Wednesday, July 23, 2008

Guideless in Boston

Back in the day(as my kids would say), at the small Christian college where I studied, across the street from the large liberal arts university where I also raced to class, occasionally a class was moved from one room from another. When this happened, we'd grab our books, and tromp down (or up) the stairs in mass. Invariably, as our feet pounded the stairs together, one person, then another, would make a low sound and soon we were all mooing in unison--a herd of cattle. This weekend, when no less than 10, and up to 17, of my extended family marched around Plymouth and Boston together we were definitely a herd of cattle. Or maybe a flock of birds--Crains, to be precise.

Let me tell you what it's like to travel en mass with a flock of my family. Sure, you've all tried to sightsee with large tours, right? Generally speaking there is one thing in common in every tour--a tour guide. This is the one thing we didn't have. Not only didn't we have a tour guide, but generally speaking, we don't like them if we have them. No, we are smug enough to think we can do it better than guides. Now I've been on tours before. As I've blogged before, I was on a Finnish tour in the USSR, where everything was translated from Russian to Finnish and I was left in the dark for 4 solid days and nights. That just about put the nail in my coffin in terms of enjoying guided tours. And I had the privilege and headache of being the director of a choir tour of about 50 kids and adults in So CA in the mid 90s. We sang at Robert Schueller's Crystal Cathedral (and boy do I have opinions about that place, and remind me to tell you that story sometime!), were at Disneyland on the 4th of July (wow, I have a GREAT story about the Indiana Jones ride too!)...and I spent my entire time with a clipboard, counting kids. It wasn't a job for the faint of heart. Not for someone like me. But, as E would say, I'm not 'uncapable.'

However, on this trip, there wasn't a single tour guide in the bunch. Plus, there were only two children. But the very worst of it is that we we're all cut from the same tree--our family tree. That is to say, we all have above average IQs, strong opinions, know what we want, how we want it, and which way to do it. It took more time to decide on every single activity than to actually do said activity. You know the expression "Too many chiefs spoil the pot"? Try that with my dad's kids and grandkids. And I'm the worst. Really truly. See, I'm the oldest sister. I have an older brother, but I got used to my role from a very early age, which some less kind people would call bossy. I prefer to think of myself as helpful--taking care of younger siblings, just as my parents asked me. But apparently it doesn't always come across well. I don't know what their problem is--don't they all know I know what's best for everyone? That my way is always the best way? That my plan is good, acceptable, PERFECT?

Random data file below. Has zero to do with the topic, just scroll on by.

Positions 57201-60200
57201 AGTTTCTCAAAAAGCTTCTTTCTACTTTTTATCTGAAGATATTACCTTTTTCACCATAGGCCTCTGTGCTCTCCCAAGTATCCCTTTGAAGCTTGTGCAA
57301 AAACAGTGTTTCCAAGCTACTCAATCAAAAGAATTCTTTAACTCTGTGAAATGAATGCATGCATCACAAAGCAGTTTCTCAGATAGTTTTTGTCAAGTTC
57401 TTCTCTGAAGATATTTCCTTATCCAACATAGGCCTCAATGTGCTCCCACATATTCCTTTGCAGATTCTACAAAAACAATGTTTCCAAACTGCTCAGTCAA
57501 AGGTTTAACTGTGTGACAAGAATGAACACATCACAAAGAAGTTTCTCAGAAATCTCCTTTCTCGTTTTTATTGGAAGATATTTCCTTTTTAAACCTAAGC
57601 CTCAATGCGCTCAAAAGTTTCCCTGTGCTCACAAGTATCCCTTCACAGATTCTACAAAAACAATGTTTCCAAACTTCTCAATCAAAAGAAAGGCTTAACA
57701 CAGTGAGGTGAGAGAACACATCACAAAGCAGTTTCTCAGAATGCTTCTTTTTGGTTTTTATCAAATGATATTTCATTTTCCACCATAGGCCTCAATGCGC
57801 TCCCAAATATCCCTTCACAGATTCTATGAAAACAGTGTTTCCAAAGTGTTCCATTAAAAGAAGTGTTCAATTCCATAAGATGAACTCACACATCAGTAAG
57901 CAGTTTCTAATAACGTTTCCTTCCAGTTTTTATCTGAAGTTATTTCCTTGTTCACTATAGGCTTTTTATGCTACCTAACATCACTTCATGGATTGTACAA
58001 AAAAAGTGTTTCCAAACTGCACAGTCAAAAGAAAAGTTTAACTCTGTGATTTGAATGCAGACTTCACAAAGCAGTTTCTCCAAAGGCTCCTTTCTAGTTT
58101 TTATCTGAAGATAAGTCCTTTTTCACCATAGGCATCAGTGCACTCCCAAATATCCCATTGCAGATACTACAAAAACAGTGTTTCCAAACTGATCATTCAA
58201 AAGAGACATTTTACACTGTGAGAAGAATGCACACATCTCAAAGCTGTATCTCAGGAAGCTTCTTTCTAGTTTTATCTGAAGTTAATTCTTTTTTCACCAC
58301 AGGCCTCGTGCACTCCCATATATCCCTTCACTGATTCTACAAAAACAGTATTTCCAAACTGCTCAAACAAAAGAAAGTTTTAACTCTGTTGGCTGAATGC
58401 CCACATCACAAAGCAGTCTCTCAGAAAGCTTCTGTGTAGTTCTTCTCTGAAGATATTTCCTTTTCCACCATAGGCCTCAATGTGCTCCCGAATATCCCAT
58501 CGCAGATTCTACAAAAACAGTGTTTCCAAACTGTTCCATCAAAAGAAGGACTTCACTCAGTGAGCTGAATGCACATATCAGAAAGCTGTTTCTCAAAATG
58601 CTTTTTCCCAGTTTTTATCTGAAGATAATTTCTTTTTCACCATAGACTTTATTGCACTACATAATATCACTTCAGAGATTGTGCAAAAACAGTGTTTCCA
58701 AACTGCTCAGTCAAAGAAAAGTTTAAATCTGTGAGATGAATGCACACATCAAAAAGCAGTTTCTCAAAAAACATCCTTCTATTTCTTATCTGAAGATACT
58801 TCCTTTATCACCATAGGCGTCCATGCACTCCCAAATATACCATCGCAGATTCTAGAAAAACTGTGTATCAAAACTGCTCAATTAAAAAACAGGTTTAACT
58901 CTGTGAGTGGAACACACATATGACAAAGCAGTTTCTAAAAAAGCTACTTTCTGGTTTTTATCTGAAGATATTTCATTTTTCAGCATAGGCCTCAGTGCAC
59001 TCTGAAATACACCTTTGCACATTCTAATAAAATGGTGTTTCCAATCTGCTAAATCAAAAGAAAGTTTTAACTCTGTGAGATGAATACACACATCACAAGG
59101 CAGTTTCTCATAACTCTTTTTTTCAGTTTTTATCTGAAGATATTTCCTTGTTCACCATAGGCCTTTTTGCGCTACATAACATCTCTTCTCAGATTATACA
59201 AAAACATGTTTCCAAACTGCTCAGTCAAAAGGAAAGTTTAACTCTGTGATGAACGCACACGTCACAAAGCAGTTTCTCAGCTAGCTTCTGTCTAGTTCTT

The thing is, we all had agendas, I think. My daughters and their cousin wanted to go to the beach. My brother really wanted us to see his lake house. J wanted far more time walking around Boston. My youngest sister wanted to get the photos printed before she left so she could work on them on the plane. My middle sister wanted to walk to Boston Common. And the Beve? He was glad to be along for the ride. Gosh, I love the Beve.

In the end, we had a great time...tour or not. Maybe we didn't see enough. We walked through the city in a downpour, standing beneath the square glass arches of the Halocaust memorial for long silent moments as the thunder and lightning echoed around us and we read the inscriptions. We were warm and chilled at once. We ate at Fanueil Hall, then, breathing a sigh of relief, separated for a few hours. Then at sunset, we had a great Duck Tour, complete with tour guide. He was funny, irreverent, told us lots of history we wouldn't have gleaned on our own, all about the 'the Big Dig', drove the 'Duck' into the Charles River, even let a couple of us drive it, including SK. It was quite a great ending. Then nephew K and his wife C led us a long way around past the Old North Church to a wonderful restaurant in Little Italy. My middle sister, E and SK shared a 2 lb bowl of seafood pasta between them.

The thing is--all that herding like cattle? Like a flock of cranes? Crains? It actually works better with a guide. Without it, there's a whole lot of standing around and wasting time. Trying to decide on direction. Making up our minds. But the thing is, we do this ALL THE TIME. Don't we? Don't we? Isn't that what we do as believers? In the church? When we're trying to make a decision, instead of actually paying attention to the guide who is actually in place in our lives, we convene a committee and talk about it. We waste a whole lot of time talking about various options. We keep our heads up, looking around, trying to figure out the best possible course of action. Instead, we could do one of two things (which are actually the same thing): We could put our heads down, and wait until He speaks. Not walk until He speaks. Then we could look up at the Guide, see where He's pointing, and walk that way. One of my favorite chapters in Isaiah speaks of this:

"The Lord will guide you always;
He will satisfy your needs in a sun-scorched land
and will strengthen your frame.
You will be like a well-watered garden,
like a spring whose waters never fail." Isaiah 58: 11

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